Geared Up: Falling for Autumn

Nov 16th, 2021
Mogee Muffs

Mogee Muffs, $35

I’m not a glove person. They’re necessary for winter riding, but I always, always lose at least one. And I know that these days you can buy gloves that allow you to operate smartphones and whatnot, but I still find myself biting my glove off mid-ride to check Gaia or send a quick text. Gloves are great, they really are, but I believe pogies are even better. 

It took me about two seconds to install Mogee Muffs on the swept-back flat bars of my commuter bike — almost the same amount of time to realize that there is no right or left muff. They’re interchangeable! Brilliant. The muffs secure onto handlebars by cinching a drawstring, which makes it easy to take them off when you arrive at your destination. The sense of luxury I felt upon first thrusting my cold hand into the fleece interior sold me instantly. It drizzled for the whole first week I was testing the Mogee Muffs and I was thrilled about how weather-resistant they are. They’re somewhat thin compared to other pogies on the market, but because my hands are typically the first part of me to heat up when I’m riding, that was actually a benefit for me. Each muff sports a small velcro pocket on the outside that’s perfect for a small wallet, a phone, or — my preference — a snack.  –Ally Mabry

Tifosi Sledge Lite Sunglasses

Tifosi Sledge Lite Sunglasses, $80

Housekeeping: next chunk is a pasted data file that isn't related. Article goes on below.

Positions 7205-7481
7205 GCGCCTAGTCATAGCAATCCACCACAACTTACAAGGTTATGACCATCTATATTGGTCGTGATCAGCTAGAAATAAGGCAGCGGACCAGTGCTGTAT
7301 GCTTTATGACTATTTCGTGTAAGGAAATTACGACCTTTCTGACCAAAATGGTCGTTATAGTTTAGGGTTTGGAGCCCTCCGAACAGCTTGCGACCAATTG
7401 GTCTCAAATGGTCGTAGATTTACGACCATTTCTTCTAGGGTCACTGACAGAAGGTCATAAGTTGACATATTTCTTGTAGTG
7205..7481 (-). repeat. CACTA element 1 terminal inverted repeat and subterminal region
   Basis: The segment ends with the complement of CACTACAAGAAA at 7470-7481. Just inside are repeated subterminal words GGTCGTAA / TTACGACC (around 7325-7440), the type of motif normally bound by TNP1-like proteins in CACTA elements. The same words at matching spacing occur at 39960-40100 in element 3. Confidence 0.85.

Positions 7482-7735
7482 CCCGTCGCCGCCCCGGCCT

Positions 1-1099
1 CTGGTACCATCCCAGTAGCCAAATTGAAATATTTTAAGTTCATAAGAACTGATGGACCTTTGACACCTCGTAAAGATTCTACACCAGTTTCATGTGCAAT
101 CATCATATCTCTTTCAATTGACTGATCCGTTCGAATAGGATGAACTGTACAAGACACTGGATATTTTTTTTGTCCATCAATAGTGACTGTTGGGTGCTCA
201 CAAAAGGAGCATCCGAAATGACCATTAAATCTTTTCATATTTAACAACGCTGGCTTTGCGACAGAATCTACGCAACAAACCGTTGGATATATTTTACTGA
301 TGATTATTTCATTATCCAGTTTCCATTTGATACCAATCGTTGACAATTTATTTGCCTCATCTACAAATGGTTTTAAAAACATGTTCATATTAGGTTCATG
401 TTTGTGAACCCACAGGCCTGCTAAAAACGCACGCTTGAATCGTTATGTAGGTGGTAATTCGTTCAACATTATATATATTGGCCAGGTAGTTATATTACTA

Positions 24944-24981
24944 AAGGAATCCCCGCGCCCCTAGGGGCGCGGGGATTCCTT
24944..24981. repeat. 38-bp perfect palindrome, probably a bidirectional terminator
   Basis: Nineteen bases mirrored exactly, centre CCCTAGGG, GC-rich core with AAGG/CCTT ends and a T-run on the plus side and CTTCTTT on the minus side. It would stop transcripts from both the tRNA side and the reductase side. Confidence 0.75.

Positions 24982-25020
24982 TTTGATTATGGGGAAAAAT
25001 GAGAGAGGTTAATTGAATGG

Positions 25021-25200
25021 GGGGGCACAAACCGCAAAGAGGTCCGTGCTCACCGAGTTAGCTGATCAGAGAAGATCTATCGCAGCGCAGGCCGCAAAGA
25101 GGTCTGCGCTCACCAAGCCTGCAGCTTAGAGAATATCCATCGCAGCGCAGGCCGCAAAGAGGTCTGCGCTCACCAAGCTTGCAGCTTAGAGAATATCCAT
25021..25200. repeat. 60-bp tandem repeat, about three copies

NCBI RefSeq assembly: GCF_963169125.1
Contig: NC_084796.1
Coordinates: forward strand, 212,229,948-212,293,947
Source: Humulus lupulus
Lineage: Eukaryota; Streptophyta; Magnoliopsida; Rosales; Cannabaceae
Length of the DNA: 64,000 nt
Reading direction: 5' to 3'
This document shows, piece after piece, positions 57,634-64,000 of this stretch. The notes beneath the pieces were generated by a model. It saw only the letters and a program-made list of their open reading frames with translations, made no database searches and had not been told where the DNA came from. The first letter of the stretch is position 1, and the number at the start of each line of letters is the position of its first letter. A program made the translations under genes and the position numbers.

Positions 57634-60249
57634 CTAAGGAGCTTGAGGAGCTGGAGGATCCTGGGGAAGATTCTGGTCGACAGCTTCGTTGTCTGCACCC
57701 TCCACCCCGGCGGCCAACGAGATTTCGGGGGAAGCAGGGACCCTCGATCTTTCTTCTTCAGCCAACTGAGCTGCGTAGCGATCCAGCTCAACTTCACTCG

If you ride often at dawn or dusk, or in heavily wooded areas with ever-changing light conditions, sunglasses with photochromic lenses can be a life-saver. Tifosi’s Sledge Lite with the Fototec lens, which darkens or lightens as the ambient light changes, is an affordable option at $80. With a half-frame and a vented, large-coverage lens, the Sledge Lite is ideal for all disciplines of cycling. I used the Sledge Lite for morning road rides in Salt Lake City’s canyons and evening trail rides in the foothills, and I found the optics to be crystal-clear and free of distortions, and I really liked the big lenses for their better eye protection and expansive view. Compared to significantly more expensive options, I found the Fototec lenses to have a slightly narrower band of functionality. In other words, they’re not quite as dark at their darkest and not as light at their lightest. I’d call that a fair tradeoff for the Tifosi’s price. More concerning for me was the fit: the Sledge Lite never felt quite right on my face, and the uppermost portion of the lenses would rest against my eyebrows and smudge as soon as I started to sweat, a problem I solved by stowing the glasses in my helmet for climbs and putting them on only for descents. But fit is a personal thing, and the Sledge Lite might be just right for your face. When the market is saturated with cycling glasses for two or even three hundred dollars, it’s refreshing to see some high-quality shades at a price most of us can afford.  –Dan Meyer

Voormi Access Nxt Pullover

Voormi Access Nxt Pullover, $229